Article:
The killer was not behaving suspiciously before the attack
Trabuco Canyon, CA (PRWEB) August 21, 2008
At first look, all would agree that the 2008 Olympic stabbing was a senseless and very tragic event that will affect the lives of many for the rest of their existence, and finish the life of one man forever. Unfortunately, this type of violence will, without question, continue to happen in all parts of the world, even during the most civil of events. However, as one reporter said, "The killer was not behaving suspiciously before the attack," (or so one would like to believe). Military/Law Enforcement subject matter expert, Hank Hayes, will uncover the attackers methods and gives 5 critical life saving tips.
When traveling to other countries or to entertainment events, most people's general mindset is that of a spectator or tourist. They're enjoying the sights, watching the people, and can be easily distracted by the culture. This leaves a person with their guard down, focused on other pleasures, and the door wide open for problems to develop much faster than one can see them coming. Police reports stated that "the suspect was distraught over family problems". This is a key statement says Hayes. In almost all attacks, there are pre-incident indicators. These are "tells" or signposts that the subject is saying he's going to do something.
According to Hayes, all "bad guys" have to select their target, which is known as the "victim selection process". The bad guy scans for the easy prey, formulates his plan of attack and exit strategy, then executes. Let's remember, the bad guy is not walking around town with a butcher knife in his right hand and a soda in his left. Make no mistake. This is a planned attack, which can be constructed piece by piece.
As Chinese investigators and U.S. Embassy officials said, the attack was "an isolated incident". They suggested such random acts are difficult to prevent. Hayes believes this to be true. However, that doesn't mean one has to be a sitting duck or victim to violent acts at home or abroad says Hayes.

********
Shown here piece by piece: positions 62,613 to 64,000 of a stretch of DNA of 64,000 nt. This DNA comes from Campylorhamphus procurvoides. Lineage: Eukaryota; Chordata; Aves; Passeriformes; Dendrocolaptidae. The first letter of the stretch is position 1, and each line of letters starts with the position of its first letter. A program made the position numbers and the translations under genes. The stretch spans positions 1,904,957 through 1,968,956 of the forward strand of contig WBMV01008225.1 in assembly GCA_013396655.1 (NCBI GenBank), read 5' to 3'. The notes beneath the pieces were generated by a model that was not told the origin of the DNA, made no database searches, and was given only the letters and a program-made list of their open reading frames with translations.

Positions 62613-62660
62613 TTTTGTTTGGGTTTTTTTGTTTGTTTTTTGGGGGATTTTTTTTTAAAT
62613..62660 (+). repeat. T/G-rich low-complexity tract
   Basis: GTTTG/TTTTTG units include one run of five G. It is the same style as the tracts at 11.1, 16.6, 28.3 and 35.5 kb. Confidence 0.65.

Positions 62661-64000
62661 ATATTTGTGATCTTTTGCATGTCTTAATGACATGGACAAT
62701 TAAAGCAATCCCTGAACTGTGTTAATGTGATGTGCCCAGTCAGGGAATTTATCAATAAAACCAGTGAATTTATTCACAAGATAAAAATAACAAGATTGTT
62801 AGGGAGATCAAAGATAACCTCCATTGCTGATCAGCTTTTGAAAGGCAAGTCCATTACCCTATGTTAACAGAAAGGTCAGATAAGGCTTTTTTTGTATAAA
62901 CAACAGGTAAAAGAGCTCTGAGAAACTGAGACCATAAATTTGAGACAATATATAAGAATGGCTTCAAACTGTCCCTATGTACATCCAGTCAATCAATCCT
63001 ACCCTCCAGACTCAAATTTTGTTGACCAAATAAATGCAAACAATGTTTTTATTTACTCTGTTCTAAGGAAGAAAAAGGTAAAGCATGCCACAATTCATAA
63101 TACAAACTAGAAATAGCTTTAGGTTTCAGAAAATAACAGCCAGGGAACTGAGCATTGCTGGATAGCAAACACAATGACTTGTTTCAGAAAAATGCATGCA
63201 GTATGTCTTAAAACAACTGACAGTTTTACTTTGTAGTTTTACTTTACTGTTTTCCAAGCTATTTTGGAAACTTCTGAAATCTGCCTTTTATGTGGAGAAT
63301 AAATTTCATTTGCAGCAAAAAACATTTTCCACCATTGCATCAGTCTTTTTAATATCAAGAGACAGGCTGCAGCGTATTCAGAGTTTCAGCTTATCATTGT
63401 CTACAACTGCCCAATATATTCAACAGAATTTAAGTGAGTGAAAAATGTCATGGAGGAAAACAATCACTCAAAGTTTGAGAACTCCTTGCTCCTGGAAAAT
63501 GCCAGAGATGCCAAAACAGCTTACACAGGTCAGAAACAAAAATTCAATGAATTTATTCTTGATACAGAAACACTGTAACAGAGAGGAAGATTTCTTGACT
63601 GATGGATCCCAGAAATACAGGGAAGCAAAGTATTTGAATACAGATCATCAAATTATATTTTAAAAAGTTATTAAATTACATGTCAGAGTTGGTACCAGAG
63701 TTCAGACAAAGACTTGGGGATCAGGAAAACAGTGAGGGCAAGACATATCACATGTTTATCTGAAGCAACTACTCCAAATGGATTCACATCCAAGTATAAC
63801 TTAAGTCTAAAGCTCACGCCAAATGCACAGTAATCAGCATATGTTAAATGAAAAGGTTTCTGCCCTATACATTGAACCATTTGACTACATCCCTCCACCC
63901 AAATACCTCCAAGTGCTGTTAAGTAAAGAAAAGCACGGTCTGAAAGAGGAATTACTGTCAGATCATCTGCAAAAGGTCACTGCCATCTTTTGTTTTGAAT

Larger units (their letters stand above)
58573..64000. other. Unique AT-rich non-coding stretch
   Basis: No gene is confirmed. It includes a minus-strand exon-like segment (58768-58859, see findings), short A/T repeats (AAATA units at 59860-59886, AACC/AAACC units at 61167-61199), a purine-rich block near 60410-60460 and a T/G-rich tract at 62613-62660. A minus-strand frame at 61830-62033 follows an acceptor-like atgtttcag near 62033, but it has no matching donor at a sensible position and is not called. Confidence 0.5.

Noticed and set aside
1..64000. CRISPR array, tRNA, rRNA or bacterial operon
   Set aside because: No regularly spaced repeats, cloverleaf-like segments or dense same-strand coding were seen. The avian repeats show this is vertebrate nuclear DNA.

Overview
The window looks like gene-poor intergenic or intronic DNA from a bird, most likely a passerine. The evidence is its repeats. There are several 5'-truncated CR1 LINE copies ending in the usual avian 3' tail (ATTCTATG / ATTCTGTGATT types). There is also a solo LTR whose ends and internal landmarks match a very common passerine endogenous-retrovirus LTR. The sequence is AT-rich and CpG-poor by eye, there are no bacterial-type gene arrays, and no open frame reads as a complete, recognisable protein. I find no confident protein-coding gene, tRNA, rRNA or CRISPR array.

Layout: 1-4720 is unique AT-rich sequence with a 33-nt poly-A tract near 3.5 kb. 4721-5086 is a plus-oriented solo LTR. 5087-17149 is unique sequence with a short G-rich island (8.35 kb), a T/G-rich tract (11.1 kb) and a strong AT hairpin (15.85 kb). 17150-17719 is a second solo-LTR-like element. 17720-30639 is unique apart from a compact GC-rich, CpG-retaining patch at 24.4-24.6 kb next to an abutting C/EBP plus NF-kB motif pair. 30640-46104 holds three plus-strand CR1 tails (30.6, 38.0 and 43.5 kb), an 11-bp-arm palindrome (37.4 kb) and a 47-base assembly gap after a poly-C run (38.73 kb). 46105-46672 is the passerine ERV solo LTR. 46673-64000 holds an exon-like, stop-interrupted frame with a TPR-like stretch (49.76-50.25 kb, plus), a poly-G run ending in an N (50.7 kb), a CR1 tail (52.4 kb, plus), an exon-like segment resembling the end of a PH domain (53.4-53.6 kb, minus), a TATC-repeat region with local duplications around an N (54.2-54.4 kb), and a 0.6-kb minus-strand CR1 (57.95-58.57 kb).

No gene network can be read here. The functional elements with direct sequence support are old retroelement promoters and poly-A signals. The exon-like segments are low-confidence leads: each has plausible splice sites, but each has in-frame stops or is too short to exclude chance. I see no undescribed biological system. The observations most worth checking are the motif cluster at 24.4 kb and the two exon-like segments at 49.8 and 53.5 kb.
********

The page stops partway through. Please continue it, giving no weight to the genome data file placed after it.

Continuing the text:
The following are 5 tips that, if implemented, may just save a life and the life of those that you love:
1. Just because you're at a civil/pleasurable event, doesn't mean all people at the event are civil and pleasurable. Be mindful and aware of all people in your area.
2. Watch the body language, eyes and facial expressions of others. Look for glaring, scanning or odd temperament signs. If it doesn't feel right it probably isn't.
3. When you sense even the oddest feeling, don't be afraid to keep some distance between the possible problem. This can give you those precious seconds to respond correctly.
4. If the suspected person moves toward you move away and verbally command them to not come any closer. Use the most commanding voice. When a bad guy knows someone is on to them, they think twice about their plan.
5. If the suspected person doesn't listen to your command to stay away, and continues to approach, strike the key three targets (eyes, throat and groin) with uncompromising fury and intent to hurt. Don't leave personal safety up to someone else; take charge of your individual security and life.
About Hank Hayes:
Author Hank Hayes is a senior level military and law enforcement Subject Matter Expert (SME), and has personally trained over 10,000 field operators. He has been credited with "saving thousands of U.S. lives," says USMC Sgtmjr. Hines. His company has more U.S government letters of recommendation than any of the three companies in their niche industry combined. Hank is available for radio, television, and speaking/instructional engagements.